LEGO’s claim to fame goes well beyond its famous interlocking plastic bricks. Since its founding in 1932, LEGO has diversified into movies, video games, television shows, popular social media channels, and even major amusement parks. And despite how devastating the COVID-19 pandemic has been for many in the toy industries, LEGO’s sales rose 14% in the first half of 2020 compared to the same period in 2019, with its operating profit rising 11% to $622 million. Much of this success is due to the LEGO marketing strategy, which embraces digitalization and emphasizes knowing its customer base. By staying true to the brand
New Look is one of the UK’s leading fast-fashion retailers with more than 400 physical retail stores in 66 countries across the world and a robust eCommerce presence. Yet the story behind this phenomenal retailer is far from a business fairytale. After a decade of shrinking revenue (from £1.4B in 2012 to £1.3B in 2019), the company has struggled to turn profitable in recent years. It is a fascinating, down-to-earth, retail case study with many lessons to take away for any industry professional. In this New Look case study, we’ll dive deep into the New Look’s marketing strategy, its channel mix, and
In just 13 years since founding, Farfetch became an online fashion retail unicorn. This Farfetch case study explores the keys to its success from a marketing and sales perspective. Read the Farfetch case study here.
Tesco boasts an impressive history in the UK and abroad. Over the years, the grocery goliath has achieved continued success by remaining at the forefront of retail trends, including everything from self-service shopping to international expansion. More recently, Tesco has made its mark with a sophisticated online grocery strategy that enables seamless digital shopping. There’s a lot that can be gleaned from Tesco’s eCommerce efforts. In this Tesco case study, we highlight the retailer’s long-term emphasis on customer service, which can be seen not only in its physical locations but also in its eCommerce strategy. Table of Contents – Summary A
ASOS is an eCommerce retailer famous worldwide for its latest fashion and trends in menswear and womenswear. The acronym ASOS actually stands for “AsSeenOnScreen”, although nowadays the brand is better known by its customer-focused mottos. How did ASOS become the UK ecommerce success story within just two decades of operations? Let’s dig in. ASOS sells 850+ brands alongside its own line of clothing and accessories and ships to 196 countries, making this UK eCommerce brand a global eCommerce success story and fascinating case study. In this post, we’ll go over why ASOS is the absolute eCommerce success story you should copy and how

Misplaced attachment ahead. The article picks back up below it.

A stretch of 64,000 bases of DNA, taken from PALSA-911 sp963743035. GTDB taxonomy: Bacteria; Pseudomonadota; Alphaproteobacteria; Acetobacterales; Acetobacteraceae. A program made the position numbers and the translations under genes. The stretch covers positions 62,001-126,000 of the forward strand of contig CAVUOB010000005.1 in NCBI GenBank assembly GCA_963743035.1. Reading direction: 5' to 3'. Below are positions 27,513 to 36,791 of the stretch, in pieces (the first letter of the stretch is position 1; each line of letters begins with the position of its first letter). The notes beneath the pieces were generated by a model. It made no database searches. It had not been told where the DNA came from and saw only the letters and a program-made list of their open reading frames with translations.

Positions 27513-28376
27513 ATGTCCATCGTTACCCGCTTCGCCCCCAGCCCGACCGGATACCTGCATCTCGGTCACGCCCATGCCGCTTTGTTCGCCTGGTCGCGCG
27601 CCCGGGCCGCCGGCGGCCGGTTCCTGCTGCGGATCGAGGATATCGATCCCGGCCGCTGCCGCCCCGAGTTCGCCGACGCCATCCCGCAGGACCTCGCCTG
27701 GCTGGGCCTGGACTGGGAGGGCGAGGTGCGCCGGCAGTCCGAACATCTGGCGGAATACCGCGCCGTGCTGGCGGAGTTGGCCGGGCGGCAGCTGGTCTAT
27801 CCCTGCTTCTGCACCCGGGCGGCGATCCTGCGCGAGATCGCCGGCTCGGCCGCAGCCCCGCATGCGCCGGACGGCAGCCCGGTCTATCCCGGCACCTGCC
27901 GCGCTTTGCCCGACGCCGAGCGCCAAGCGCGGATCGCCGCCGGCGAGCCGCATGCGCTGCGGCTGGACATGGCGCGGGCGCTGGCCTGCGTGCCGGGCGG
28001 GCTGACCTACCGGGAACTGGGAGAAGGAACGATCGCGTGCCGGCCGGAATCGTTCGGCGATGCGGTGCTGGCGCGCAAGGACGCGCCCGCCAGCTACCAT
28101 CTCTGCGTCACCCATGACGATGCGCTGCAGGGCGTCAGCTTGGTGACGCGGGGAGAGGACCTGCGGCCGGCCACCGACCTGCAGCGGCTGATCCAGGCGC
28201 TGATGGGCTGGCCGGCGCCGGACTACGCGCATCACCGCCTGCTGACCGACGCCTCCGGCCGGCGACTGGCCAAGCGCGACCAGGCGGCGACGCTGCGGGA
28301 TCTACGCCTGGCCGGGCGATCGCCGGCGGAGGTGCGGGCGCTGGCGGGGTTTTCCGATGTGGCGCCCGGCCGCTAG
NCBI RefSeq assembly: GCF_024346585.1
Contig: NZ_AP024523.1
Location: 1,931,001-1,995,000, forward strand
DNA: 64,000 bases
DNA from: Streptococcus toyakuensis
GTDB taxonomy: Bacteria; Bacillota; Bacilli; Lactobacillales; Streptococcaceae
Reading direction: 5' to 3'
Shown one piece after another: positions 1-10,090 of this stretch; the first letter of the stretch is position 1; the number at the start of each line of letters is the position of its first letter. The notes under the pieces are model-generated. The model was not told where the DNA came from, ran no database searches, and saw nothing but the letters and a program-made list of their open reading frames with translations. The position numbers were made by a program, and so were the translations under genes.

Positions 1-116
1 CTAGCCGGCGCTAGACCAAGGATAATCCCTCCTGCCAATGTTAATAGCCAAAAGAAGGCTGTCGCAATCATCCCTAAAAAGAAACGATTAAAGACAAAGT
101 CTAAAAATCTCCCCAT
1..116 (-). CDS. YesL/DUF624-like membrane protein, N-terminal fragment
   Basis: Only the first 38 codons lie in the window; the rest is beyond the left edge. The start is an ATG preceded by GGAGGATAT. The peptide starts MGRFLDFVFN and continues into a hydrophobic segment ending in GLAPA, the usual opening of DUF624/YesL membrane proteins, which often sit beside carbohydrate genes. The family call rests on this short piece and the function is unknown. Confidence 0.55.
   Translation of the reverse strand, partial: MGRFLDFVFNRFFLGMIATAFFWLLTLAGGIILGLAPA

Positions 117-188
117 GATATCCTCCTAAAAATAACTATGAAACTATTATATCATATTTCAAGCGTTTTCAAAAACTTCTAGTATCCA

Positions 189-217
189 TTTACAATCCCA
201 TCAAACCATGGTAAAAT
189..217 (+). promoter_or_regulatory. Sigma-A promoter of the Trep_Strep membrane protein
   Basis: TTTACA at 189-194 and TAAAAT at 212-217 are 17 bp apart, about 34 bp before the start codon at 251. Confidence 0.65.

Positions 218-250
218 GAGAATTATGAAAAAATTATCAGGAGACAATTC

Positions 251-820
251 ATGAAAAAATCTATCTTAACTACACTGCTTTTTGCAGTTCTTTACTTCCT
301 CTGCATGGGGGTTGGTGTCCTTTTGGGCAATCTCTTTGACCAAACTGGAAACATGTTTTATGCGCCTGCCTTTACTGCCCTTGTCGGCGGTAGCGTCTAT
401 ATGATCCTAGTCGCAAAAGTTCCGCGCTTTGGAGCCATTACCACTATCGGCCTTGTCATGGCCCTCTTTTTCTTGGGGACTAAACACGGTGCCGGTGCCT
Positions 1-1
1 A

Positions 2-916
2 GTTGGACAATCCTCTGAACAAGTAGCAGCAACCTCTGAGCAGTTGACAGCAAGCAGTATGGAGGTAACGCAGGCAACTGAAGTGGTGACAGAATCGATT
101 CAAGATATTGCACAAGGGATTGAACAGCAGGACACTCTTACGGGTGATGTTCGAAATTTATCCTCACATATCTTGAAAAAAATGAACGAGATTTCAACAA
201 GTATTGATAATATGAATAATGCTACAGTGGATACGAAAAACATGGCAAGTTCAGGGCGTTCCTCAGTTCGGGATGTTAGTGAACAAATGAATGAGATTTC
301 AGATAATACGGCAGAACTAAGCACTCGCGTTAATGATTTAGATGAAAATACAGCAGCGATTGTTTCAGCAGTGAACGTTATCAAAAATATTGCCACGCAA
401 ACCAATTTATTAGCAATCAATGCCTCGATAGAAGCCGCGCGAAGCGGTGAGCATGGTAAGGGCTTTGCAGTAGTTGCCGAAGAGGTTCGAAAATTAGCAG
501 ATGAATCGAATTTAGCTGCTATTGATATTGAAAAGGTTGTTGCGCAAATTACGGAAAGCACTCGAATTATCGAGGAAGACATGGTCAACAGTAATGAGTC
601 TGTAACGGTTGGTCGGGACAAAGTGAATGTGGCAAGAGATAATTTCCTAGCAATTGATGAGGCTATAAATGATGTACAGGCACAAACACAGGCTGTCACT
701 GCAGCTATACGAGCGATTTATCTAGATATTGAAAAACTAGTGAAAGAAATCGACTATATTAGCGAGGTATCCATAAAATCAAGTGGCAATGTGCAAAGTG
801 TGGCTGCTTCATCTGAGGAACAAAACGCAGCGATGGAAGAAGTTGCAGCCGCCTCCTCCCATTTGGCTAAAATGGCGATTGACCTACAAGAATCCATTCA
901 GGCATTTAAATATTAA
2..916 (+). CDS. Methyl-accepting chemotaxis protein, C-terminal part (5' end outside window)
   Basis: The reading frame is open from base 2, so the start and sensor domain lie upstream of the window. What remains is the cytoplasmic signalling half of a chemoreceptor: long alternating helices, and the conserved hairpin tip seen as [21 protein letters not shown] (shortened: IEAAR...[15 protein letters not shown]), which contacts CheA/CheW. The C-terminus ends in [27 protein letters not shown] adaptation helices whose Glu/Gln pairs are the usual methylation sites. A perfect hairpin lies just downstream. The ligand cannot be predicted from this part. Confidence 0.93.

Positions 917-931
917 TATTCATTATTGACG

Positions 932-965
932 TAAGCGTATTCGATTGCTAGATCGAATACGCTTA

The Marks and Spencer eCommerce case study serves as an inspiration to every eCommerce marketer. The old saying: “It’s better late than never,” comes to mind. It’s a tale of failures and comebacks. That’s what makes the Marks and Spencer eCommerce story so interesting. Article Outline: eCommerce 101: Why you need to create a seamless shopping journey The history of a retail giant The Marks and Spencer eCommerce strategy for scaling growth eCommerce growth lessons for every eCommerce Manager Marks and Spencer business stats you should know Breaking news about Marks and Spencer In Conclusion eCommerce 101: Why you need
When it comes to the high-street fashion brands, Zara dominates the scene. The brand is at the forefront of offering the latest fashion trends, high-quality products and, most importantly to consumers, awesome affordability. So, how did the brand grow from humble beginnings to become the number one fashion retailer in the world — not to mention setting the global standards for success with their Zara eCommerce channel? The story might surprise you… The connection with Zorba the Greek It all started in 1963 when Amancio Ortega opened a dress-making factory, Inditex, in Spain. In 1975, rumor has it that Amancio